Led by MIT chemical engineering professor Patrick Doyle and Lincoln Laboratory technical staff member Albert Swiston, the researchers have invented a new type of tiny, smartphone-readable particle that they believe could be deployed to help authenticate currency, electronic parts, and luxury goods, among other products.
10 February 2014
At least 255 emergency management agencies in California and a few other areas have been experimenting with and in some cases using a new tool that provides enhanced situational awareness for incident managers. Called Next-Generation Incident Command System (NICS), the developers describe it as "a mobile web-based command and control environment for dynamically escalating incidents from first alarm to extreme-scale that facilitates collaboration across [multiple] levels of preparedness, planning, response, and recovery for all-risk/all-hazard events." It is a combination of tools, technologies, and an innovative concept of operations for emergency response. . .
It was conceived, envisioned, and functionally specified by experienced first responders, many from the California emergency response community, and developed by skilled scientists and engineers at MIT Lincoln Laboratory.
14 January 2014
Accelerating innovation in phased array radar design and manufacturing is transforming our military radar infrastructure, enabling the achievement of unprecedented size weight and power (SWaP) profiles that in turn facilitate greater radar system accuracy, mobility and deployment flexibility for an ever widening range of ground-based, airborne and seaborne applications....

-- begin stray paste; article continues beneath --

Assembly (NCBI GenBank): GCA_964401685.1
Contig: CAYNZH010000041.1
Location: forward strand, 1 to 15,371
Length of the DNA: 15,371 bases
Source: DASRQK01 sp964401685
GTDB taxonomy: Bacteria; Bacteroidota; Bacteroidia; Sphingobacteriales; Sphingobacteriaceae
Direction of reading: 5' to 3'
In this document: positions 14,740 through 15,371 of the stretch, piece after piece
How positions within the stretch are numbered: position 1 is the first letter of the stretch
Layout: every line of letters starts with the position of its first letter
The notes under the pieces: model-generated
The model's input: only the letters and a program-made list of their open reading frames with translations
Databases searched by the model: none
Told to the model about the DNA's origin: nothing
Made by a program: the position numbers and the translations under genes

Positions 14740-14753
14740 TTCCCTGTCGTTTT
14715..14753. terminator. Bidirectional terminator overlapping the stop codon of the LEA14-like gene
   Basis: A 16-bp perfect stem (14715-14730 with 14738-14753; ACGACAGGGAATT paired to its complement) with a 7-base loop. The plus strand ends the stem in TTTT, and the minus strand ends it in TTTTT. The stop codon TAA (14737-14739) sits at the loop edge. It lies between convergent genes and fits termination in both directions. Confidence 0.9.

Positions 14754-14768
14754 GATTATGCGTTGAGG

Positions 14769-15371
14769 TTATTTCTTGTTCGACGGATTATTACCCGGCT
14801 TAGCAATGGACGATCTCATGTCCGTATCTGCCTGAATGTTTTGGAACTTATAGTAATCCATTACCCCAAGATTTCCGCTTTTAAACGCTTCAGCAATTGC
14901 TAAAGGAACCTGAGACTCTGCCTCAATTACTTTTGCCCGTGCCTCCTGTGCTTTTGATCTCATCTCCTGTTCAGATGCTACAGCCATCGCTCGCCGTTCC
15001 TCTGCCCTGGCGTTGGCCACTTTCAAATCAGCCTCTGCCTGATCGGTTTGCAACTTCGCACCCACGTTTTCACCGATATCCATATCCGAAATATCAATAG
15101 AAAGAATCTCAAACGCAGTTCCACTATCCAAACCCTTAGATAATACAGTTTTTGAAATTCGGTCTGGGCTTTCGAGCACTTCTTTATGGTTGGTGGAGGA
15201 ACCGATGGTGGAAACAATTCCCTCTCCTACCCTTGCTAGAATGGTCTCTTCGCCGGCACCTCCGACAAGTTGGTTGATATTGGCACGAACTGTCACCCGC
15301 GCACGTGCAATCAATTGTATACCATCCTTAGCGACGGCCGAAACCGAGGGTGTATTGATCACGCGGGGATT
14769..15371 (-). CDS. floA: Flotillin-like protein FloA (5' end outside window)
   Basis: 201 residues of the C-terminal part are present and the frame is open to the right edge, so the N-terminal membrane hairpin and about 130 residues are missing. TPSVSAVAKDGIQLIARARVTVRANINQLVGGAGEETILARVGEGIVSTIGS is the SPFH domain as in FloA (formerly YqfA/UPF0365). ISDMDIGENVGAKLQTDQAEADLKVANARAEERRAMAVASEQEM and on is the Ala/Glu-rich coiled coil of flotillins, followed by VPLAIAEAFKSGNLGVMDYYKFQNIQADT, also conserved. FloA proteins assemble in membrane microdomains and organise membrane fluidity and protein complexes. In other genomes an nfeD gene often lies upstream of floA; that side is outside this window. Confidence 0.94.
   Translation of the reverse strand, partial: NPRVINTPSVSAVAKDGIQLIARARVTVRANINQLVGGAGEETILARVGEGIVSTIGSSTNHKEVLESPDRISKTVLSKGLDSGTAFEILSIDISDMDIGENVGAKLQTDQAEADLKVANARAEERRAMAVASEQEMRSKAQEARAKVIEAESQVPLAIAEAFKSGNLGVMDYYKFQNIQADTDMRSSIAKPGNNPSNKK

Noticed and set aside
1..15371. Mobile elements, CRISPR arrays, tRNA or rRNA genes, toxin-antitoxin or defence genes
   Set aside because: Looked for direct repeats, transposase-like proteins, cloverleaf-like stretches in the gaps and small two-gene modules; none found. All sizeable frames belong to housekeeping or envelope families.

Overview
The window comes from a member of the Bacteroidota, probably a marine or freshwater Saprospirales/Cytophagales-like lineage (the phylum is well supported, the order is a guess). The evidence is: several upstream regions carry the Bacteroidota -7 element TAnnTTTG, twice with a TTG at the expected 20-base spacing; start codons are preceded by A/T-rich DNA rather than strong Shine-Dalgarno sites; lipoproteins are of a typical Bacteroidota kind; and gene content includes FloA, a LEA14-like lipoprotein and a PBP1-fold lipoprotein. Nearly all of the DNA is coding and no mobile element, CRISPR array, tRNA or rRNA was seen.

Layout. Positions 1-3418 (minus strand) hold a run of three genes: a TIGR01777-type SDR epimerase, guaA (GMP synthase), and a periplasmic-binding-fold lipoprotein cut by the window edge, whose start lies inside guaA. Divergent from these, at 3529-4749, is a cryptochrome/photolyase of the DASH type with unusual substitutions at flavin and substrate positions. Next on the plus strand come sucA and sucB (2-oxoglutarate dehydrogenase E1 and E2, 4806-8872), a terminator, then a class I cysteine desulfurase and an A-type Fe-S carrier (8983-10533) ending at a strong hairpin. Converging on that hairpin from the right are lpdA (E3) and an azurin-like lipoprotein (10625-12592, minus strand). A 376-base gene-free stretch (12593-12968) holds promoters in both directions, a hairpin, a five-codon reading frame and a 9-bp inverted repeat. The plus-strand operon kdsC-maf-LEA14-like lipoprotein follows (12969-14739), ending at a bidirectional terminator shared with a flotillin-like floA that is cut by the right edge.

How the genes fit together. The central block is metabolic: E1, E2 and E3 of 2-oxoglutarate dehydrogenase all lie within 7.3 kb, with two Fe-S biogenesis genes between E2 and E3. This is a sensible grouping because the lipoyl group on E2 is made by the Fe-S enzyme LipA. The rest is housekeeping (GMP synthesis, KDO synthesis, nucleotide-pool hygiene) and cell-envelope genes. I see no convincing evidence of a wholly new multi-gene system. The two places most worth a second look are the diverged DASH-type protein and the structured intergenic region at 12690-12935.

The development of the Multifunction Phased Array Radar (MPAR) panel, a dual-polarized S-Band system, is an example of defense-caliber phased array radar technology applied to weather tracking and air traffic control applications simultaneously. MPAR panels were co-developed by MACOM and the Massachusetts Institute of Technology Lincoln Laboratory under sponsorship from the Federal Aviation Administration (FAA) as a next-generation alternative to the existing civil radar network currently supplying air traffic and weather surveillance.
Don Cornwell, mission manager for the LLCD, discusses the significance of the demonstration
20 November 2013
National Public Radio's Science Friday
8 November 2013
In this Science Friday segment, a panel of researchers discusses how scientists and the FBI are "rethinking biosecurity for the synthetic biology revolution." Dr. Peter Carr of MIT Lincoln Laboratory's Bioengineering Systems and Technologies Group was a guest panelist.
Michigan Tech News
7 October 2013
Aboard a spacecraft orbiting the moon is a little bit of Brandon Dilworth. His body is comfortably here on Earth. But for the last several years, Dilworth has poured all his professional skill and passion into a game-changing scientific project that is now hitching a ride on the Lunar Atmosphere and Dust Environment Explorer. Launched by NASA Sept. 6. LADEE (dubbed “laddie”) left its Earth orbit Oct. 2 and entered a lunar orbit Oct. 6. Soon, the technical project that Dilworth has been working on at MIT Lincoln Laboratory for the last four years will spring into action.
$200 million project will launch telescopes to perform full-sky search for transiting exoplanets.
5 April 2013
Following a three-year competition, NASA has selected the Transiting Exoplanet Survey Satellite (TESS) project at MIT for a planned launch in 2017. The space agency announced the mission — to be funded by a $200 million grant to the MIT-led team — on 5 April.
TESS team partners include the MIT Kavli Institute for Astrophysics and Space Research and MIT Lincoln Laboratory; NASA's Goddard Spaceflight Center; Orbital Sciences Corporation; NASA's Ames Research Center; the Harvard-Smithsonian Center for Astrophysics; The Aerospace Corporation; and the Space Telescope Science Institute.